Rhetorical Analysis Of Martin Luther King Jr. 's ' I Have A Dream '

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Martin Luther King Jr. was the man who wrote the speech entitled “I have a dream” and presented it to nearly 250,000 people on August 23, 1963. In that speech, MLK Jr. used several different types of figurative language/rhetorical devices in order to convey his message to the people on a deeper level. These devices include personification, allusion, symbolism, hyperbole, metaphor, simile, and anaphora. Personification is a form of figurative language in which something has nonhuman human qualities. One example of this in MLK Jr.’s writing is “I have a dream that one day this nation will rise up, live out the true meaning of its creed”. Here, he is giving the U.S. the human qualities of being able to rise up from the ground as well as…show more content…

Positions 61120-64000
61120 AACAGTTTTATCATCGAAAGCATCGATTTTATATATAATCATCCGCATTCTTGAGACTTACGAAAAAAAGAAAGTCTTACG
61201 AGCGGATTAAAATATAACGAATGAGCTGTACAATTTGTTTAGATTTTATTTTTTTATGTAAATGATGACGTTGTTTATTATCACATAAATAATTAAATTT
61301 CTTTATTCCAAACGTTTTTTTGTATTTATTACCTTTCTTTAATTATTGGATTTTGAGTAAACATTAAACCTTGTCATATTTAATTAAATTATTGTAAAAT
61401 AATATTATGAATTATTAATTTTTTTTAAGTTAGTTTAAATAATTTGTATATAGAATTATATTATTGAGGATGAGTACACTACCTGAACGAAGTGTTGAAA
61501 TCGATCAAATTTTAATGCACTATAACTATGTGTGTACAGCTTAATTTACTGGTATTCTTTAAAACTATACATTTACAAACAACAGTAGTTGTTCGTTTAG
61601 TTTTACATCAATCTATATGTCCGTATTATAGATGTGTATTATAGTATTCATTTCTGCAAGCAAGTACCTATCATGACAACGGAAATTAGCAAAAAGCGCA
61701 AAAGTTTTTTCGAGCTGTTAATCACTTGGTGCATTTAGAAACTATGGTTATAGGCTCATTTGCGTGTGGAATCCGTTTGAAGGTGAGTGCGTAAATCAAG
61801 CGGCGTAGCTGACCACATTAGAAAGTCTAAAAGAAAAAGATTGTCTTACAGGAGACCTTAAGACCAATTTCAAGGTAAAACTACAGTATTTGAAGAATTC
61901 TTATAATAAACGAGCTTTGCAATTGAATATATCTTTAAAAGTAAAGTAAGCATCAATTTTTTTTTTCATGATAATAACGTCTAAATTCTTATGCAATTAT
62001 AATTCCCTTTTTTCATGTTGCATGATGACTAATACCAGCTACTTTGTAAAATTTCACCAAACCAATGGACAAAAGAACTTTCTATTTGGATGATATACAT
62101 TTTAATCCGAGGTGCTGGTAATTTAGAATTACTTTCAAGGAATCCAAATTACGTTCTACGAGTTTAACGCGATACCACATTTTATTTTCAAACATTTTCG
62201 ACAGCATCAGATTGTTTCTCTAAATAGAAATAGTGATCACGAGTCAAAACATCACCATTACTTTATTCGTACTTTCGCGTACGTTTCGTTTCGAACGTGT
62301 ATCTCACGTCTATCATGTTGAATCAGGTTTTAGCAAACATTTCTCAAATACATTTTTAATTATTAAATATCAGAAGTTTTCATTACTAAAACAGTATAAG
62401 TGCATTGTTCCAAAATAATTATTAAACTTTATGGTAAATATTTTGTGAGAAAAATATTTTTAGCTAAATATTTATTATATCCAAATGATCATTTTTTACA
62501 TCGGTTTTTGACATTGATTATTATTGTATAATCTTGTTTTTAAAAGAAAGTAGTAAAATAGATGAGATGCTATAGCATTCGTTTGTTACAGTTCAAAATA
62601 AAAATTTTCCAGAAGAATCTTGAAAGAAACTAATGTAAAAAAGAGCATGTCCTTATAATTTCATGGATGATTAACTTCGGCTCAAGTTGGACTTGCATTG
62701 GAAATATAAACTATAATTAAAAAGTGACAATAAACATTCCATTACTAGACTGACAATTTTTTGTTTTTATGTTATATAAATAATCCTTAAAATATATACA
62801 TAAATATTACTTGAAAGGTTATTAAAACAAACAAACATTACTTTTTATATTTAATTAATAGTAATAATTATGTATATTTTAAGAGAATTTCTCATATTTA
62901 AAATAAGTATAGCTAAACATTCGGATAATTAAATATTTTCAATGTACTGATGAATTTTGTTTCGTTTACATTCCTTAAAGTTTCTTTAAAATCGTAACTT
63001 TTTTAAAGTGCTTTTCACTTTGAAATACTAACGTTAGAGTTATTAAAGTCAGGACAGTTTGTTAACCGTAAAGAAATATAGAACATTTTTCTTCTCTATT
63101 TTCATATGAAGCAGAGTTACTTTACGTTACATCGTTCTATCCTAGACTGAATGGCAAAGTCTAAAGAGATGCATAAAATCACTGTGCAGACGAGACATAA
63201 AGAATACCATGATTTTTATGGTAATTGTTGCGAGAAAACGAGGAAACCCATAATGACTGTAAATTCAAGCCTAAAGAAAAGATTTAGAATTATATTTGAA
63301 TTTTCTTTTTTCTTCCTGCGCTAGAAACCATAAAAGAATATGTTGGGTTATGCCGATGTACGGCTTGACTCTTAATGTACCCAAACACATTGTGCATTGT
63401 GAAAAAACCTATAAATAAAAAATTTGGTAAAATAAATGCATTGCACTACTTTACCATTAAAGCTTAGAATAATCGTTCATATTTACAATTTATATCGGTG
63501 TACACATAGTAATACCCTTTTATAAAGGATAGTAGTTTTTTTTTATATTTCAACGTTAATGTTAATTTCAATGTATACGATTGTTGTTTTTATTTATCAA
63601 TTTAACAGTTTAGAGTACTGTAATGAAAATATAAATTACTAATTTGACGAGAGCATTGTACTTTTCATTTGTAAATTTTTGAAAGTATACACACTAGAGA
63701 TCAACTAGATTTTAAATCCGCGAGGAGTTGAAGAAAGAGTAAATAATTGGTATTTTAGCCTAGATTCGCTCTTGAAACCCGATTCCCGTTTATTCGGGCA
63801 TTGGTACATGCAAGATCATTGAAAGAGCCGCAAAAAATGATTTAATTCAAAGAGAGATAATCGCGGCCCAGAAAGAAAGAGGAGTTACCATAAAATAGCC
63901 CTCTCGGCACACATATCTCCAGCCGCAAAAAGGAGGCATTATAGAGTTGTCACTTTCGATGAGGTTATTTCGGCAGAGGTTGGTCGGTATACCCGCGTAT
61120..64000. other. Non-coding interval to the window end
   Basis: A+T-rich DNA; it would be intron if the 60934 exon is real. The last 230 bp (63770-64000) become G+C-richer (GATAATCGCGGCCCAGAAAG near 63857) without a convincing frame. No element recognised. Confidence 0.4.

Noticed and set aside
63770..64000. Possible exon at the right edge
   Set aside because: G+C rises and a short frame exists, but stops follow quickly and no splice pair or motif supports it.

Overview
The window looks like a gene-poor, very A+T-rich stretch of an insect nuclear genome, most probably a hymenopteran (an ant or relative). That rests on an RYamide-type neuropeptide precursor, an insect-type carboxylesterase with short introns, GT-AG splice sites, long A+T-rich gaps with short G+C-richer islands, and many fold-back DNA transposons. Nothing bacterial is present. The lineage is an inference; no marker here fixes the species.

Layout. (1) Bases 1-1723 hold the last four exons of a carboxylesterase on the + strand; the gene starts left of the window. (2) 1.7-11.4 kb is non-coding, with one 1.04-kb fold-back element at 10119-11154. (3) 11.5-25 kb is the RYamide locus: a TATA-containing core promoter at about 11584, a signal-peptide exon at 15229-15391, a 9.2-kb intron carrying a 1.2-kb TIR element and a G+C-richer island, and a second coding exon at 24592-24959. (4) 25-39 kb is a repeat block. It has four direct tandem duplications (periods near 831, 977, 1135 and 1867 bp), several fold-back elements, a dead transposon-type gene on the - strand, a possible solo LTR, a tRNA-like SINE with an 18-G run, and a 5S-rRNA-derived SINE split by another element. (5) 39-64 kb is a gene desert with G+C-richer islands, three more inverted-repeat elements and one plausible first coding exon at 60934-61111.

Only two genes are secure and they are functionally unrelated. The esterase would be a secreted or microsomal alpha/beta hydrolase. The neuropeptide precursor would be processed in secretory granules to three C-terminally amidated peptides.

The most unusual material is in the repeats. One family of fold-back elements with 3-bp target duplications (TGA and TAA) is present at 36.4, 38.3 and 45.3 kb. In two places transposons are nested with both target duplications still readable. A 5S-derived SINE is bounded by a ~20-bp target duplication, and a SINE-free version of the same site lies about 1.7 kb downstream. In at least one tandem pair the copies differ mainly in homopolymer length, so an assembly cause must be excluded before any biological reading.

One example of symbolism he used would be, “Now is the time to rise from the dark and desolate valley of segregation to the sunlit path of justice.” In that quote MLK talks about a dark and desolate valley of segregation and the sunlit path of justice. The dark and desolate valley of segregation is referring to the U.S. at that point in time. People were separated based on their skin color and there was no social or legal justice for the people of dark colored skin. It was a horrible time to live in. The sunlit path of justice MLK Jr. also talks about is how the U.S. should be now and in the future. There would be no segregation or injustice based on skin color. There would be peace between the two races. So, using that knowledge, MLK Jr. is saying, with the use of symbolism, that the U.S. needs to change from its unequal and horrid ways to ones that treat everyone equal. MLK Jr. used hyperboles in his writing not all that often, as he could elaborate on what he had to say to his audience at the time with the use of other types of figurative language and literary devices. A hyperbole is an extremely exaggerated statement that is not being used literally. The one big example of of MLK using this type of figurative language would be, “When we allow freedom to ring - when we let it ring from every city and every hamlet, from every state and every city, we will be able to speed up that day when all of God’s children, black men and white men,
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